Eli Lilly and Company Shareholders
Shareholder resolution on extent to which risks related to public concern over drug pricing are integrated into incentive compensation policies for senior executives
March 19, 2018
Donna Meyer, Director of Shareholder Advocacy,

At the upcoming Eli Lilly and Company (“Eli Lilly”) annual shareholders’ meeting on May 7, 2018, shareholders will have the opportunity to vote on a proposal sponsored by shareholders1, who together hold more than 800,000 common shares of Eli Lilly, asking the Company to disclose how it considers risks stemming from public concern over high drug prices in setting incentive pay arrangements for senior executives. We urge you to vote FOR proposal #10 as described below.

RESOLVED, that shareholders of Eli Lilly and Company (“Eli Lilly”) urge the Compensation Committee (the “Committee”) to report annually to shareholders on the extent to which risks related to public concern over drug pricing strategies are integrated into Eli Lilly’s incentive compensation policies, plans and programs (together, “arrangements”) for senior executives. The report should include, but need not be limited to, discussion of whether incentive compensation arrangements reward, or not penalize, senior executives for (i) adopting pricing strategies, or making and honoring commitments about pricing, that incorporate public concern regarding the level or rate of increase in prescription drug prices; and (ii) considering risks related to drug pricing when allocating capital.

We believe that incentive compensation programs should not just encourage executives to achieve financial objectives, but also to manage key business risks effectively. Eli Lilly acknowledges in its most recent proxy statement that compensation programs must balance the long-term interests of employees, shareholders and customers.2 But, the company does not explain how its incentive compensation arrangements reflect customer interests.

Reactions of the public, health care payers, policymakers and prescribers to high drug prices pose a serious challenge, in our view, to sustainable value creation by pharmaceutical companies. High drug prices may create several kinds of risk:

They may damage corporate reputation, as illustrated by Mylan’s 2016 EpiPen controversy. According to Gallup, the pharmaceutical industry’s favorability rating stands at 33 percent, lower than the 23 other industries included in the poll.3 Poor reputation can make it more difficult to recruit and retain talented employees.4

1 Mercy Investment Services, Inc.; American Baptist Home Mission Society; Catholic Health Initiatives; Daughters of Charity, Province of St. Louise; Friends Fiduciary Corporation; Mercy Health; Oblate International Pastoral Investment Trust; Sisters of St. Francis Charitable Trust; Trinity Health; UAW Retiree Medical Benefits Trust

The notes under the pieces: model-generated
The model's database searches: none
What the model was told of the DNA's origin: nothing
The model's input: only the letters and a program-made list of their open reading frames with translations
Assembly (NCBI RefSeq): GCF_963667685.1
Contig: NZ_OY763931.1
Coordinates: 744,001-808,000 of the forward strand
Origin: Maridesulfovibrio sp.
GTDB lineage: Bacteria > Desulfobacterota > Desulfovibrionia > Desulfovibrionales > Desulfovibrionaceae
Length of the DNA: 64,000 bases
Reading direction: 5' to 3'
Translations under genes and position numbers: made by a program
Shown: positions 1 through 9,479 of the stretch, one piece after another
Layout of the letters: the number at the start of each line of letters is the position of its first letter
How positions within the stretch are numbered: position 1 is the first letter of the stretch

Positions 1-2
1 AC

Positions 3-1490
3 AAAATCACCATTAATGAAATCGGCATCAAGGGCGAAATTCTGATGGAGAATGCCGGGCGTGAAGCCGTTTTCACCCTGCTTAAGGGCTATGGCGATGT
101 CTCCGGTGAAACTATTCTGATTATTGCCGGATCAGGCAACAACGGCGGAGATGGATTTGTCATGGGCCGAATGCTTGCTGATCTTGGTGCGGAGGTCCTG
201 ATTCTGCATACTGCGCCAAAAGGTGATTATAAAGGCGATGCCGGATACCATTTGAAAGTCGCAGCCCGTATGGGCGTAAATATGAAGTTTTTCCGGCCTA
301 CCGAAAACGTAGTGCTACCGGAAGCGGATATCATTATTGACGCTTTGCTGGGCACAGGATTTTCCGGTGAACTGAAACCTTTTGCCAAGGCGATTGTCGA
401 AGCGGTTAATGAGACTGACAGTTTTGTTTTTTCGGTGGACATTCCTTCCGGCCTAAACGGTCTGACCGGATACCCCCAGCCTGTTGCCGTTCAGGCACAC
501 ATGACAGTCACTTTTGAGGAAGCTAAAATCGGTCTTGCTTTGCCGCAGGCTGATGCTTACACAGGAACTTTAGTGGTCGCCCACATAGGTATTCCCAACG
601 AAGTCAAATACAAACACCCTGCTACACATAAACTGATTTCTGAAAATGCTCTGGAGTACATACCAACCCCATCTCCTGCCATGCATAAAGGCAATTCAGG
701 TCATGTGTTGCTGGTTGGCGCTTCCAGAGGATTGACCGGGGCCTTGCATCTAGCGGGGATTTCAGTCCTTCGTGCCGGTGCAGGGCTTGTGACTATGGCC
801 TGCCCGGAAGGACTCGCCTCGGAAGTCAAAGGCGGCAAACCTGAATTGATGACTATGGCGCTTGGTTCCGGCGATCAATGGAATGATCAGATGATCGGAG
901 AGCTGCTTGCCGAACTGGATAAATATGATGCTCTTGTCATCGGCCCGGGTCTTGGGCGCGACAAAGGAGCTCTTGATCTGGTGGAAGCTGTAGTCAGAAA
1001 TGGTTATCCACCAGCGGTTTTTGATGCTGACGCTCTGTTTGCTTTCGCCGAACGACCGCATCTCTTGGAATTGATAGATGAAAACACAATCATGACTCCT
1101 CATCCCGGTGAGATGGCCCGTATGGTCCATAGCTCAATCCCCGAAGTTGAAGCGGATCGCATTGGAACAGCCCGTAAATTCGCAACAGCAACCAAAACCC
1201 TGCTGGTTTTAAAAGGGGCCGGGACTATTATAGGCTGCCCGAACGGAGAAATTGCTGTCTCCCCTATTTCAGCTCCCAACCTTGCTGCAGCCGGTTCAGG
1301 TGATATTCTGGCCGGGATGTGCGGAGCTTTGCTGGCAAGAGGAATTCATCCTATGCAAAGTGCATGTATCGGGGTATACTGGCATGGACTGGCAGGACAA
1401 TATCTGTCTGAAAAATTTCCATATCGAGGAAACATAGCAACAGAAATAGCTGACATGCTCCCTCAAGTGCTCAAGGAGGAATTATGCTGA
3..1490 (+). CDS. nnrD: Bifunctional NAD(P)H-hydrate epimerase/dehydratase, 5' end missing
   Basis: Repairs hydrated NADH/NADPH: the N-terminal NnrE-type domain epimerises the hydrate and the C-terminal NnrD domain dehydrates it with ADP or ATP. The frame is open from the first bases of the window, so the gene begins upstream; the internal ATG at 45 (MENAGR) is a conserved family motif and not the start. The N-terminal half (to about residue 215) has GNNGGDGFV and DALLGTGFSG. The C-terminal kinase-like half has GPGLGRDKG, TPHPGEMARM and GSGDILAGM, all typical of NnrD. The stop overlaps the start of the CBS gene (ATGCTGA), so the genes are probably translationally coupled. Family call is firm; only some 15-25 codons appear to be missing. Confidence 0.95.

2  Preliminary Proxy Statement filed on Feb. 23, 2018, at 35.
4  See (summarizing evidence that perceptions regarding corporate social responsibility drive higher levels of employee engagement and retention); see also

Payers may rely more heavily on outside analyses of drugs’ value, which have been used to support price rollbacks on costly hepatitis C drugs;5 and
High prices may spur regulatory intervention. Legislation has been passed in several states addressing pricing-related issues, including notice of intended price increases, and many more measures have been introduced and advanced through committee.6

Eli Lilly has come under fire for increasing the price of insulin medications Humalog and Humulin. Insulin prices have increased by more than 240 percent in the past 10 years, leading some patients to skip doses.7 In September 2017, patients protested high insulin prices at Eli Lilly’s headquarters, demanding lower prices as well as more complete disclosure regarding costs and profits.8  Six states and the District of Columbia, as well as the U.S. Attorney for the Southern District of New York, have requested information or issued civil investigative demands regarding Eli Lilly’s insulin pricing and sales.9

Some companies have responded to these kinds of public concerns by committing not to raise prices by more than a certain amount per year. For example, Allergan committed in 2016 to limit annual price hikes to single digits.10 We are concerned that Eli Lilly’s incentive pay arrangements, which use revenue and earnings per share targets to determine payouts, may discourage executives from considering such a commitment.

In our view, rewarding executives for boosting revenue can create additional risks when that revenue is generated primarily or solely through price increases. In 2017, holders of approximately 80 percent of Mylan shares voted opposed management’s “say on pay” proposal,11 following a “vote no” campaign by institutional investors that cited high pay “amid a public and regulatory backlash” related to EpiPen pricing.12

Eli Lilly claims that its proxy statement already identifies the factors considered in setting pay for the company’s named executive officers and that the disclosure sought in the proposal is “unnecessary.” Eli Lilly unsuccessfully advanced a similar argument to the Staff of the SEC, claiming its proxy statement disclosures about executive pay “substantially implemented” the proposal and that the company should not have to allow shareholders to vote on it.13

We believe that the information sought by the proposal would give shareholders valuable information about how Eli Lilly’s executive pay practices balance financial goals and management of pricing-related risks. We therefore urge shareholders to vote FOR proposal #10.


5  See
6  A State Prescription Drug Legislative Trackers can be found at (2018) and (2017).
9  Eli Lilly Filing on Form 10-K filed on Feb. 20, 2018, at 25-26.
10  E.g.,
11  See